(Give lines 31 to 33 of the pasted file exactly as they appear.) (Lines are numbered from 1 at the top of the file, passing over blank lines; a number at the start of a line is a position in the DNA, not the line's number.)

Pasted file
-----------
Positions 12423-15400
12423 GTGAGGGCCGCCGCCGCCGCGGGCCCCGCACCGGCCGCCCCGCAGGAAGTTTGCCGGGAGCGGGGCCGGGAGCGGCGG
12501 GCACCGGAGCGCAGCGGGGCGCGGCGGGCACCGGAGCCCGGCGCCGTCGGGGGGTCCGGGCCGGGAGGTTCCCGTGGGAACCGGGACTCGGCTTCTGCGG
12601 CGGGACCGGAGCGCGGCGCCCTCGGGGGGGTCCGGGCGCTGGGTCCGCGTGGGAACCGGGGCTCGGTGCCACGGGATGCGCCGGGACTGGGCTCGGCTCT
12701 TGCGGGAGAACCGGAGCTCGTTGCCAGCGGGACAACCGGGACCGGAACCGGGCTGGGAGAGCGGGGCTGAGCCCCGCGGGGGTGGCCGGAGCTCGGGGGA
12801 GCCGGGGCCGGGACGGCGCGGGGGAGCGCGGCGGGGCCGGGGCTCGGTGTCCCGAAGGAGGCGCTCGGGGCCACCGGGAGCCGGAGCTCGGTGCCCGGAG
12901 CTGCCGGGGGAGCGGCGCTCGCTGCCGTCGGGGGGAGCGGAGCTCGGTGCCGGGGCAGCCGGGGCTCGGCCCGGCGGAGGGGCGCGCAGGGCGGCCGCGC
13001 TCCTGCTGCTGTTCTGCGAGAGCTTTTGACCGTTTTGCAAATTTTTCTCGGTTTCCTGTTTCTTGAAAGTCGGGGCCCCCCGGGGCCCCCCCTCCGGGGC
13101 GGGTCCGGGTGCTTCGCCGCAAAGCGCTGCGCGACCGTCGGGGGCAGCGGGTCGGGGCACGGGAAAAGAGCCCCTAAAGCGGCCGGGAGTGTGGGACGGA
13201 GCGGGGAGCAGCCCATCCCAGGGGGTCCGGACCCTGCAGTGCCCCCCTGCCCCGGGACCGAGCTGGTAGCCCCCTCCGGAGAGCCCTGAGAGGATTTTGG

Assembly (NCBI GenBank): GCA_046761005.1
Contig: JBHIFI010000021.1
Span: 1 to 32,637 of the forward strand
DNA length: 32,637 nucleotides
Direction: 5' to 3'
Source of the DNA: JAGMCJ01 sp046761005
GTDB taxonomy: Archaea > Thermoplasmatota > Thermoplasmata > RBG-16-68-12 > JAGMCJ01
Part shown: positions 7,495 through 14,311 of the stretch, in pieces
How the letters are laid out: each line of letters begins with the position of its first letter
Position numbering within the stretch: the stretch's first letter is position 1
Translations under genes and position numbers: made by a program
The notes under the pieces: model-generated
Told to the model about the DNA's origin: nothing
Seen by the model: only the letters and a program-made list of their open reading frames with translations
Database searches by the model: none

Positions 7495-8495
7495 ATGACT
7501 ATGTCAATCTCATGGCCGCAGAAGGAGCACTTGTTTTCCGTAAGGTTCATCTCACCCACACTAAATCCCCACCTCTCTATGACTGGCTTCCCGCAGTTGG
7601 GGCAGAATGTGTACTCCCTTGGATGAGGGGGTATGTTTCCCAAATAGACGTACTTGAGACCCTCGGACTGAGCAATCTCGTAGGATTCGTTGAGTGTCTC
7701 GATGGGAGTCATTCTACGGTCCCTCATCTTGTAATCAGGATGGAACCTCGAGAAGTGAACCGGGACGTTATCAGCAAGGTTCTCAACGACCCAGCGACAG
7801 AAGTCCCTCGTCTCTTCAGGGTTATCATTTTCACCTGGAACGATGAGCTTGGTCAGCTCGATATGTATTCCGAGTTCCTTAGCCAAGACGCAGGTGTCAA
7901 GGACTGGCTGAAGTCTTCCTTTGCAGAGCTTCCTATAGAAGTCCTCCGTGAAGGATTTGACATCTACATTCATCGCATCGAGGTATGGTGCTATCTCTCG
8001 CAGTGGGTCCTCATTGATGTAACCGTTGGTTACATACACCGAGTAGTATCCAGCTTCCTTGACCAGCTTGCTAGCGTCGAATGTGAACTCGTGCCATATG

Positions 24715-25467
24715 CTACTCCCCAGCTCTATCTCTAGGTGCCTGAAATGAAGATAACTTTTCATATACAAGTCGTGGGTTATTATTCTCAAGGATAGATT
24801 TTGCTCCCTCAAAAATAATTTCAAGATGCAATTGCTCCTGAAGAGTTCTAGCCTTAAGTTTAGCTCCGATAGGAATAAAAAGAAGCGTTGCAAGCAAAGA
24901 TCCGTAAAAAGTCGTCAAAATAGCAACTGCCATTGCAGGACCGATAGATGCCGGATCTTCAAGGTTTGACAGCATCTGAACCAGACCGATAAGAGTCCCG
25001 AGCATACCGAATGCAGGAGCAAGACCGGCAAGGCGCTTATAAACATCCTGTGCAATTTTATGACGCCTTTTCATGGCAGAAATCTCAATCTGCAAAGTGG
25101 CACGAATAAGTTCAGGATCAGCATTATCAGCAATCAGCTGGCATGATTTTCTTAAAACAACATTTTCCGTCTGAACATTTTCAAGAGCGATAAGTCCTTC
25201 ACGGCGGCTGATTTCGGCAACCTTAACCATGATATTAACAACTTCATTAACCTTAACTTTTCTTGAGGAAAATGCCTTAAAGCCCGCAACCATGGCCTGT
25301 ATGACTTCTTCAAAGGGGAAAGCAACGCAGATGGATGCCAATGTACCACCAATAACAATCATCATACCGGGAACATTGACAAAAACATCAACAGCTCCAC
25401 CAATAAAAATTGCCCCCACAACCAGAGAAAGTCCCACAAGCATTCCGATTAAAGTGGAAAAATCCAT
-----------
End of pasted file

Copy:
7801 AAGTCCCTCGTCTCTTCAGGGTTATCATTTTCACCTGGAACGATGAGCTTGGTCAGCTCGATATGTATTCCGAGTTCCTTAGCCAAGACGCAGGTGTCAA
7901 GGACTGGCTGAAGTCTTCCTTTGCAGAGCTTCCTATAGAAGTCCTCCGTGAAGGATTTGACATCTACATTCATCGCATCGAGGTATGGTGCTATCTCTCG
8001 CAGTGGGTCCTCATTGATGTAACCGTTGGTTACATACACCGAGTAGTATCCAGCTTCCTTGACCAGCTTGCTAGCGTCGAATGTGAACTCGTGCCATATG